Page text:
URI developing federal carbon energy technology

SOUTH KINGSTOWN – The U.S. Department of Energy will supply a research partnership between the University of Rhode Island and the University of Kentucky with $4 million to develop technology that removes carbon from sea water.

The funding, which the federal energy department will disperse in four phases, will finance a dual effort between URI and the University of Kentucky to develop what’s known as an “electrochemical direct ocean capture system.”

The first phase, totaling $250,000 in funding, includes $62,500 for the URI team.

While carbon plays a crucial role in the Earth’s oceans, fossil fuel emissions have driven its concentration to levels that pose a threat to sea and land ecosystems, a URI announcement states.

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Through the funding, the university partnership is seeking to develop technology that can remove this excess carbon from the ocean and will also evaluate locations that could potentially host this technology.

While electrochemical technology has successfully removed carbon from sources such as power plants, the announcement continues, the research team is seeking to replicate this process in the ocean.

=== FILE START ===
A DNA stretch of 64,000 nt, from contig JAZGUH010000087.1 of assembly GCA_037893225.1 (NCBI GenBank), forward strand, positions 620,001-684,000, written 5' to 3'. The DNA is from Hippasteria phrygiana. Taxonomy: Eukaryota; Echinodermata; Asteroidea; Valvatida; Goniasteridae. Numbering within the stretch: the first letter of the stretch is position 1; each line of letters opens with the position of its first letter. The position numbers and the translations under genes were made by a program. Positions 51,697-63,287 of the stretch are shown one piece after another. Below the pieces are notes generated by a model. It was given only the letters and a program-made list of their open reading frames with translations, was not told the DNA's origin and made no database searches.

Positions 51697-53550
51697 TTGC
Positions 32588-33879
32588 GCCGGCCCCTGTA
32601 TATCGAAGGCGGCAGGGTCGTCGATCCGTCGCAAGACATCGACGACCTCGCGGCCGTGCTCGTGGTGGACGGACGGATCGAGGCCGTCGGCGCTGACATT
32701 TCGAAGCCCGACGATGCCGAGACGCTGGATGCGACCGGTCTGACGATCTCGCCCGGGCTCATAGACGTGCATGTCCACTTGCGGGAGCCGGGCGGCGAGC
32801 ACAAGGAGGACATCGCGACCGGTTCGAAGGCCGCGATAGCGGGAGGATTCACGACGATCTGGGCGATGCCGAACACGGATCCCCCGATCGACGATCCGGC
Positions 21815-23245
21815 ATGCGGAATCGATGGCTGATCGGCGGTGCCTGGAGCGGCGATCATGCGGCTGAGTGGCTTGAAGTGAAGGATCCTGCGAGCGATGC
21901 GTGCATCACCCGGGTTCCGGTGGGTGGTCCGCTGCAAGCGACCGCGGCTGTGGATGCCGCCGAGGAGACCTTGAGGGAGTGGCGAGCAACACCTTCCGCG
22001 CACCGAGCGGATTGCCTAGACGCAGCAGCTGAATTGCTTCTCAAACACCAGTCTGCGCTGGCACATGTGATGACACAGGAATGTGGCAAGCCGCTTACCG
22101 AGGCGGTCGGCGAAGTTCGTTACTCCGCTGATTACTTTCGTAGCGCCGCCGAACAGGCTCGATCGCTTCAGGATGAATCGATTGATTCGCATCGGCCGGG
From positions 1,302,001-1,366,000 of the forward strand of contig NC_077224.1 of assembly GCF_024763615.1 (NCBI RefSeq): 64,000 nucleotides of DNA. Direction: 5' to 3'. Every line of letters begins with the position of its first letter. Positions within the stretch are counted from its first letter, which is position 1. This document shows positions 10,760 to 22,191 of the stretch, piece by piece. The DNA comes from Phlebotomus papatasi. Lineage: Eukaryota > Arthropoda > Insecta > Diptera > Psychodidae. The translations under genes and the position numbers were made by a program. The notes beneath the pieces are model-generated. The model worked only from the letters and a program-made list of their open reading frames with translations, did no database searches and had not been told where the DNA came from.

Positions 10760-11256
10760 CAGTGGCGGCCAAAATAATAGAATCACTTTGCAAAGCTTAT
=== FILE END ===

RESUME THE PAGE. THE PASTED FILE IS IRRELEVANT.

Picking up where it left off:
URI professors Reza Hashemi and Brice Loose will lead the university’s team, which also consists of students from the Department of Ocean Engineering and the Graduate School of Oceanography.

In a statement, Loose said that “these technologies are important, and the more effective they can be the better because in order to reach a zero-emissions goal, this industry has to achieve a scale that rivals the present-day oil industry.”

Testing will take place on the Northeast Shelf of the Atlantic Ocean, which spans from coastal Maine to North Carolina.

Jacquelyn Voghel is PBN staff writer. You may reach her at Voghel@PBN.com.